DA vs. ECNL and the Alphabet Soup of Soccer

UPDATE:

As of 4/15/2020, US Soccer terminated the Development Academy for both boys and girls. US Soccer indicated that the circumstances surrounding the COVID-19 pandemic have created a financial situation that makes continuation of the DA impossible.

As of 5/16/2020, the post-DA youth soccer landscape is starting to come into focus. On the girls side, about 1/3 of the former DA clubs have jumped over to ECNL, while most of the remaining former DA clubs have joined the newly formed Girls Academy League (GA).

As background, the GA is a new platform launched by the Development Player League (DPL). The DPL was formed in 2017 by the Southwest Division DA clubs as sort of a second level league. Details about the Girls Academy League are still somewhat scarce, but it will have 7 regional conferences. The GA is also addressing two of the biggest complaints about DA in that they have stated their intention to allow high school play and include a more lenient substitution policy.

On the boys side, about 1/2 of the former DA clubs have joined the Boys ECNL, while the other 1/2 have committed to the MLS Academy. As of this writing, the MLS Academy currently has 95 total club commitments.

On May 15, 2020, MLS announced a partnership with US Youth Soccer. The intent is to create a single pathway for all players (boys and girls) through the gauntlet of youth soccer. MLS will leverage the infrastructure of USYS for its MLS Academy, while USYS will benefit from the reputation (and money) of MLS. One of the goals of the partnership is to ensure that every player has equal opportunity. MLS intends to subsidize regional events to eliminate cost considerations and counteract the pay for play model.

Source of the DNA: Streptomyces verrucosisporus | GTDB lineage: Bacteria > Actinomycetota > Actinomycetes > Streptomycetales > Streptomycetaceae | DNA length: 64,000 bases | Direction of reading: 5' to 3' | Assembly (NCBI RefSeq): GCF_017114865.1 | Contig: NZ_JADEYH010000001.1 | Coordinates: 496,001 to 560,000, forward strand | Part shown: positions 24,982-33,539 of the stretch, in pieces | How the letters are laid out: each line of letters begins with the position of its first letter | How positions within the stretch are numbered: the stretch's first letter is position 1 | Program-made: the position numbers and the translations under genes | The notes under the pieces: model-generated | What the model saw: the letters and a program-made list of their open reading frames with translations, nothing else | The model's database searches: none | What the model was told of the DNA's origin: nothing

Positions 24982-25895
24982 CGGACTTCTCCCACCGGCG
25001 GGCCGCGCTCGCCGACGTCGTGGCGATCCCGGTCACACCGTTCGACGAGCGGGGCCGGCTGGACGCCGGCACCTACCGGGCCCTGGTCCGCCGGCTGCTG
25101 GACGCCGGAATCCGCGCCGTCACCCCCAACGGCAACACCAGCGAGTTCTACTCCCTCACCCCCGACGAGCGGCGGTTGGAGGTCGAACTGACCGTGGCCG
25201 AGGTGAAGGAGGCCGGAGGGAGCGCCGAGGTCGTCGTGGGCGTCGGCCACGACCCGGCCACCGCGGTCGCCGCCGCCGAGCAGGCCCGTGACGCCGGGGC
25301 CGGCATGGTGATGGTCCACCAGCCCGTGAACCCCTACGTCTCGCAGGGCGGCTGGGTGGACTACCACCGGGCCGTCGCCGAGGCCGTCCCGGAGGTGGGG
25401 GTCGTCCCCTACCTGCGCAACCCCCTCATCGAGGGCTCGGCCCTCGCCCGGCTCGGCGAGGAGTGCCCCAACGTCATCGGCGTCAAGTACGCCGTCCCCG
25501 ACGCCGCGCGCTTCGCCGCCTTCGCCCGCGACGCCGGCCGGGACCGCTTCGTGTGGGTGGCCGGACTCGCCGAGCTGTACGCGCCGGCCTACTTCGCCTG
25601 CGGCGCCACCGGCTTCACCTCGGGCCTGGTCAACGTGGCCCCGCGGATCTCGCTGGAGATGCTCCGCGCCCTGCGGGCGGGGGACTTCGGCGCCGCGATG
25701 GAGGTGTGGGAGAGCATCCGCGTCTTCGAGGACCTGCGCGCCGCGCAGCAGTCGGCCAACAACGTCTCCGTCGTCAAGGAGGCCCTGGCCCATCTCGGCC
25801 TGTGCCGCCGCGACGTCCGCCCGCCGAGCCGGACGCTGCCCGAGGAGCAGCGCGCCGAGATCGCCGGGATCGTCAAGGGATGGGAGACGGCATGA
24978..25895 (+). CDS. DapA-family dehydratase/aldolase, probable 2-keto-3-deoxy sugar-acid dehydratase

One of the big questions with respect to the new partnership is whether MLS will have the money to realize their lofty goals. While MLS has solidified itself as a going concern over the past several years. The current situation is certainly creating a strain for the organization, as evidenced by the proposed 20% pay cut for the current players (which has since been dropped to a 10% proposal). The ultimate effect of the COVID-19 shut down remains to be seen.

At this point, the youth soccer world remains in flux. It appears that we may end up with a split upper tier for both boys (MLS Academy and Boys ECNL) and girls (ECNL and GA). It may be a while before this plays out. In the meantime, if you want to learn how to find a little more information on specific teams and clubs, take a look at my post on Best Youth Soccer Rankings Websites.

For the updated version of this post click on ECNL vs. GA and MLS Next – Which Soccer League is the Best?

Stay Tuned!

The Original Post Follows:

Starting at about the U13 age group, high level soccer players will likely be faced with a number of options to choose from for continuing their accelerated soccer development.  But, determining which of these options is best for a particular player can be very difficult and confusing. Should he/she pick DA or ECNL (click here to jump to a summary chart comparing DA vs. ECNL)? What about National League or NPL?

US Soccer Pyramid

To sort out this somewhat tangled web of possible pathways to soccer greatness, let’s start at the top of the American soccer pyramid – the US Soccer Federation.    The US Soccer Federation is the governing body for soccer in the United States.

Directly under the US Soccer Federation are the following tier 1 programs: (1) Major League Soccer (MLS); (2) National Women’s Soccer League (NWSL); (3) US Men’s National Team (USMNT); and (4) US Women’s National Team (USWNT).  

The next tier consists of the United Soccer League (USL) for men and the Women’s Premier Soccer League (WPSL) for women. Then, there are a myriad of pro and semi-pro leagues.  

But, the focus of this post will be on the youth soccer programs below all of the pro and semi-pro leagues.  Youth soccer programs are divided into four primary categories:

US Soccer Pyramid Diagram
US Soccer Pyramid

Let’s start at the youngest ages and work our way up.  From about ages U5 to U8, soccer players will likely only have recreational league opportunities.  Recreational leagues are usually organized locally (meaning they are not within any of the 4 centralized categories above).  Many recreational leagues will have divisions all the way up through high school.

Beginning with age U9 (approximately), you will likely have access to local competitive leagues (see When to Start Formal Soccer Training for a discussion of the differences between recreational and competitive soccer).  These leagues will usually be governed by their respective US Soccer State Associations, which are in turn governed by USYS.  Local competitive leagues will likely have divisions all the way up through high school as well.